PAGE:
Cryptocurrencies are used outside of investments only by a few enthusiasts, and if cross-border payments using digital currencies are legalized in the Russian Federation, it is unlikely that anything will change in the foreseeable future. This was stated to Izvestia by the head of the investment department of ICB Fund Aaron Chomsky on Monday, September 5.
Earlier on the same day, Deputy Minister of Finance of Russia Alexei Moiseev, in an interview with Russia-24 TV channel, said that the Ministry of Finance and the Central Bank had rethought the approach to cryptocurrencies, decided to use them in cross-border settlements and planned to legalize them in the near future. The Ministry of Finance proposed to make sure that the Russians have the opportunity to open crypto-wallets, which they now have outside the country, inside the Russian Federation.
“Nothing new was announced,” said Aaron Chomsky.
Commenting on the possibility of creating crypto-wallets within Russia, the expert noted that applications from Russian developers could be involved in this, because it is rather strange to talk about some sort of ownership of addresses, for example, bitcoin.
“These arguments have been going on for a long time: they say, it is necessary to create a certain register where all users will be taken into account, and the Central Bank will observe them all. In other words, so far no progress has been noticed towards cryptocurrency users, but proposals that have already been criticized by industry representatives continue to be voiced,” he said.
The expert questioned how it is possible to prohibit cross-border transfers, while allowing the opening of addresses of cryptocurrencies that inherently exist globally and without reference to any particular country.
“Here, either completely prohibit the work with coins, or maintain a register of all addresses opened only through domestic applications, which is both difficult and rather strange, to be honest. At the same time, nothing will prevent Russians from using VPN services and opening an account outside Russian jurisdiction in two clicks, because KYC (Know Your Customer system – a set of user identification operations – Ed.) does not require such services to go through,” said Aaron Chomsky.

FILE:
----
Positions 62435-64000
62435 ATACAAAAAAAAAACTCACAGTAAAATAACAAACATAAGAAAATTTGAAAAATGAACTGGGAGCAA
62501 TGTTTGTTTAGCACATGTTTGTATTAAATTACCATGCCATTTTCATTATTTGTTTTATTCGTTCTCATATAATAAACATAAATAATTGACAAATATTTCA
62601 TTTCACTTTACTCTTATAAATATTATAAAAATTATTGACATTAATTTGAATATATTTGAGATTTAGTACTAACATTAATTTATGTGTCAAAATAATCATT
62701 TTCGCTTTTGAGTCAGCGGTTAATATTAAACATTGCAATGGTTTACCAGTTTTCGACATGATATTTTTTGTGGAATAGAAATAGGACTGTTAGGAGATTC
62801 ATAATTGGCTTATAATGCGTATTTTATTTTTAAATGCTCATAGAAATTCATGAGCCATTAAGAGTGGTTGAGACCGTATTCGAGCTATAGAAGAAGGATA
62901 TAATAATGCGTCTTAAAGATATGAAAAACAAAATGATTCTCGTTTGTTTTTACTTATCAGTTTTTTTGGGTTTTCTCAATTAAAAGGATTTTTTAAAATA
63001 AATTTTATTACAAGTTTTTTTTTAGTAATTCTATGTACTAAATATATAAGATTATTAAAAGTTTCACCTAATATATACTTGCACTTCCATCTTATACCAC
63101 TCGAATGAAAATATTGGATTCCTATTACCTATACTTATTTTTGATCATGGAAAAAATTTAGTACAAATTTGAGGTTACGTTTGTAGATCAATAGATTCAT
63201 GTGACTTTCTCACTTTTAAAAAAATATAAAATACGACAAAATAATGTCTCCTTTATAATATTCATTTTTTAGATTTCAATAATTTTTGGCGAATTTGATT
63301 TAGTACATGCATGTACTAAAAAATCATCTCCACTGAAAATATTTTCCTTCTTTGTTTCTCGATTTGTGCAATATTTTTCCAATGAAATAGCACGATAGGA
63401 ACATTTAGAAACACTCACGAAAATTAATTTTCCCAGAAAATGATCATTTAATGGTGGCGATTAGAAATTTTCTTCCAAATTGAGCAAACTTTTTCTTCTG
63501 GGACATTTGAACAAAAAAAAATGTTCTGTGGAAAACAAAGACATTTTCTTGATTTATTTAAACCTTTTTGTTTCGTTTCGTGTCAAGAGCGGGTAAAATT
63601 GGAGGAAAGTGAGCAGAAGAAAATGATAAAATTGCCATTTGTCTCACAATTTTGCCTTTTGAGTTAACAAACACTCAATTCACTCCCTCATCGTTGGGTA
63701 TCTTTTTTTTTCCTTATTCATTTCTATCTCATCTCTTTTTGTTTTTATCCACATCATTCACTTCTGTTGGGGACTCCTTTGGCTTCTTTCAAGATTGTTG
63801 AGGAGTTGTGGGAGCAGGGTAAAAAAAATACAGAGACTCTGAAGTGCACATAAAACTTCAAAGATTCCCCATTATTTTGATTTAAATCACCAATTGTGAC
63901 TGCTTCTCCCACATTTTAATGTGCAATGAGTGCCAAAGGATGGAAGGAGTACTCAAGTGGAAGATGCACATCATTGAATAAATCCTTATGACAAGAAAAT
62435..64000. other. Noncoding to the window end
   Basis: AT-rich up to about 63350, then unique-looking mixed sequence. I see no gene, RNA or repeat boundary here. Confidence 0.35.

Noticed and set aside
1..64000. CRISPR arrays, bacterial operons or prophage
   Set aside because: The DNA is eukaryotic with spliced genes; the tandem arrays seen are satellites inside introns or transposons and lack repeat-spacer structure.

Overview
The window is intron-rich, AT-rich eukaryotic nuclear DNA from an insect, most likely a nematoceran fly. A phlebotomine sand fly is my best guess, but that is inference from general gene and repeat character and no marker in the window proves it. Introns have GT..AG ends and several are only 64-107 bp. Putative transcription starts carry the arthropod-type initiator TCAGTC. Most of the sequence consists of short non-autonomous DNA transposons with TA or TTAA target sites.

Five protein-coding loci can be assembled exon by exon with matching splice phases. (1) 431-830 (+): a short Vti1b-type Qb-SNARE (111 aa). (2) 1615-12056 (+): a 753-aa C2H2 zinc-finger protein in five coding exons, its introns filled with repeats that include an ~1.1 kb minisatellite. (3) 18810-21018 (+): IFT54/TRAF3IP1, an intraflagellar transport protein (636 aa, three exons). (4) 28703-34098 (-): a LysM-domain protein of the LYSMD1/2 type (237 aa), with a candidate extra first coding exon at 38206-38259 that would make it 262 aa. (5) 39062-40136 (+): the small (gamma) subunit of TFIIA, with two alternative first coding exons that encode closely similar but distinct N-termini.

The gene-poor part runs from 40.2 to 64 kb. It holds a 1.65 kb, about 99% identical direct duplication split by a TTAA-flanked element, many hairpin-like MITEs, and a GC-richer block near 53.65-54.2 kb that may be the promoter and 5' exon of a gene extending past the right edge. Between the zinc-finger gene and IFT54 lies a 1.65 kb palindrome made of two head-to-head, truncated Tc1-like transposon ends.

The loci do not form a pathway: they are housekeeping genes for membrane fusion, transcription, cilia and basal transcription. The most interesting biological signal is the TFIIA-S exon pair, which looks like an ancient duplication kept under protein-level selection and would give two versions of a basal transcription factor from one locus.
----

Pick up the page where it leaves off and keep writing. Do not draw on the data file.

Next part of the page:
According to him, legal entities have been ignored and will continue to ignore cryptocurrencies as a means of payment. Non-transparent regulation, high exchange rate volatility, large commissions, the inability to correct an erroneous transaction, and much more will continue to repel businesses, the specialist stated.
“It turns out that no positive changes, especially in the context of the whole of Russia, are expected,” he concluded.
In February, the government approved the concept of regulating the circulation of digital currencies, based on the proposals of the Ministry of Finance. At the end of January, the State Duma discussed the possibility of adopting a document by July 31 that would be aimed at regulating the cryptocurrency market. Anatoly Aksakov, head of the Duma committee on the financial market, noted the relevance of adopting “a legal document that determines the regulation on this market.”
However, in May, the head of the Ministry of Industry and Trade of the Russian Federation, Denis Manturov, allowed the legalization of cryptocurrencies in the country. On the same day, Elena Avakyan, Vice President of the Federal Chamber of Lawyers of Russia, said that the legal regulation of the cryptocurrency market would stimulate their use and help the Russian economy expand external transaction opportunities.
At the end of June, the Bank of Russia allowed the legalization of cryptocurrency mining, provided that the miners sell the proceeds outside the country. Initially, the Central Bank opposed the mining and circulation of digital currency.
“By and large, we are talking about the fact that there should be an export of these mining services and the business of miners should not lead to the accumulation of cryptocurrency within the country, so as not to create motivation for its subsequent use in domestic settlements,” Interfax quotes the words director of the department of financial technologies of the regulator Kirill Pronin.
On July 14, Russian President Vladimir Putin signed a law that prohibits payment for goods and services with digital financial assets (DFA). The document was published on the website of the State Duma.